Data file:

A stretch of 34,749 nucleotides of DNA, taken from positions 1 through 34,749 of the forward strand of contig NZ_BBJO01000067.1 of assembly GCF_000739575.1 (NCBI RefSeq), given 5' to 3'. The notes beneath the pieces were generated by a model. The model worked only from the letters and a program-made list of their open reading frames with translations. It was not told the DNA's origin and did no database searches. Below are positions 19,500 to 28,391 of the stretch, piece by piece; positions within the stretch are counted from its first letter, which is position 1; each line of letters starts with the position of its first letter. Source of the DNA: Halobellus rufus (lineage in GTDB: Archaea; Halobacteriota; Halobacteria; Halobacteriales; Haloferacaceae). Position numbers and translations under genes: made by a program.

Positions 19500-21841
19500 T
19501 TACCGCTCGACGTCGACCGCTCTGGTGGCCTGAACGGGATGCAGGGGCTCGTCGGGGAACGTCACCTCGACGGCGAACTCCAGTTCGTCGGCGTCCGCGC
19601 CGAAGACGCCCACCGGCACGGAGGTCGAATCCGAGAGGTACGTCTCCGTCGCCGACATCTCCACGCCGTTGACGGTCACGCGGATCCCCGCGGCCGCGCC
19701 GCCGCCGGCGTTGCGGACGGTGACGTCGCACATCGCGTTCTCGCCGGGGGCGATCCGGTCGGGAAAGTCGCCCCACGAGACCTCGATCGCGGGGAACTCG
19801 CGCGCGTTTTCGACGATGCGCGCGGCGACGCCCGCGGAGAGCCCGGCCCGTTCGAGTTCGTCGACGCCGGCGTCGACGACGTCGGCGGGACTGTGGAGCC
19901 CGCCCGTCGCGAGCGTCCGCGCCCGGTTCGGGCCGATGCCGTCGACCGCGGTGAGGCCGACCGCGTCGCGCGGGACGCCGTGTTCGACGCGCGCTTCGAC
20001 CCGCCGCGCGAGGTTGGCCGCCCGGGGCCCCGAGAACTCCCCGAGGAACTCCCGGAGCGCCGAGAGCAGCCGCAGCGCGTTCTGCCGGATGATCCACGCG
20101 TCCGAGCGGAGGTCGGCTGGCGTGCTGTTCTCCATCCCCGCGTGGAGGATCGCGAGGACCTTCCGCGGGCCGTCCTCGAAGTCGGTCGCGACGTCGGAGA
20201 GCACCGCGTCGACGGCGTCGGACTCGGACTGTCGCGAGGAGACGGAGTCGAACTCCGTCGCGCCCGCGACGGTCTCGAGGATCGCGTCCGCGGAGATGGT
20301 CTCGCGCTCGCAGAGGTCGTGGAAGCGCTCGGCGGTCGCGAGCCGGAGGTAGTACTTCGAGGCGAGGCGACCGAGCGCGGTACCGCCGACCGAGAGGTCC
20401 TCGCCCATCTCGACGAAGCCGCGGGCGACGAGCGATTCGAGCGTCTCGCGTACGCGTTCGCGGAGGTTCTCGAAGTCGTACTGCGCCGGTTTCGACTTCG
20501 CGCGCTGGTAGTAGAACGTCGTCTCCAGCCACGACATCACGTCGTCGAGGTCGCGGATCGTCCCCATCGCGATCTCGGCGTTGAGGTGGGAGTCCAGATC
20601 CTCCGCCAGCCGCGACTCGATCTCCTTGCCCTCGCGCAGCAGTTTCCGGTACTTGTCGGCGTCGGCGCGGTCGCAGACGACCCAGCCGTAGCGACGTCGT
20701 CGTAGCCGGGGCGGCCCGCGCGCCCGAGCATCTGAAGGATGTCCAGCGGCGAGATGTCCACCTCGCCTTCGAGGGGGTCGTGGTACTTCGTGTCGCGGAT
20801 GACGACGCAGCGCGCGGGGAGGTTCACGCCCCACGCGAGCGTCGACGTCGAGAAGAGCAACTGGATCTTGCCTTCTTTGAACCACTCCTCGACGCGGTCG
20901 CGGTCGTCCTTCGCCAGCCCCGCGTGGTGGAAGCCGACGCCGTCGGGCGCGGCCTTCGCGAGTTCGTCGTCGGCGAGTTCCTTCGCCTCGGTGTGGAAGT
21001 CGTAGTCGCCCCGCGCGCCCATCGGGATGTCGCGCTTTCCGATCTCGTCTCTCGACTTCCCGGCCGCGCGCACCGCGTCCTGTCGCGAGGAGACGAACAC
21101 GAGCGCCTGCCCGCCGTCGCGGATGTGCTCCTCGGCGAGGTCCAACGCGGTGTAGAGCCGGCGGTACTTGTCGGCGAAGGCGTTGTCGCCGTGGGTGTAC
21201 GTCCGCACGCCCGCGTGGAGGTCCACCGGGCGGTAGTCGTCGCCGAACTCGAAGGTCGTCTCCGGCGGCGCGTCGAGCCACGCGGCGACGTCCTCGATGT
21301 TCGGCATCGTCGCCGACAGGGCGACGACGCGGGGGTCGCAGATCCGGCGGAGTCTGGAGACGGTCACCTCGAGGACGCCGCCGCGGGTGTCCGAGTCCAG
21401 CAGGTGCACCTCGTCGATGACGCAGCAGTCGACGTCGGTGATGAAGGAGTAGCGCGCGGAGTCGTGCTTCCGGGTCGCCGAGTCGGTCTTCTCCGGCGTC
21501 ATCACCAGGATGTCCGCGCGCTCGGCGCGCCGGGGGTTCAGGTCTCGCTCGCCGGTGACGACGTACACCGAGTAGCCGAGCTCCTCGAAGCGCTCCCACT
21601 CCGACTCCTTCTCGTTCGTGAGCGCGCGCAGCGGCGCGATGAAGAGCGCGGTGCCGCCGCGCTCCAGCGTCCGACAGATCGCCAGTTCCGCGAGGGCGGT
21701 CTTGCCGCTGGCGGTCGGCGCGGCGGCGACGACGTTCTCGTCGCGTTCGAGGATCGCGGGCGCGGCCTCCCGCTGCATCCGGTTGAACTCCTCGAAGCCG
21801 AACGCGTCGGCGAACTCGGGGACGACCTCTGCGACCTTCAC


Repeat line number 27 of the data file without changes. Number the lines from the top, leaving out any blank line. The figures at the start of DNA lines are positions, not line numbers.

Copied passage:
21801 AACGCGTCGGCGAACTCGGGGACGACCTCTGCGACCTTCAC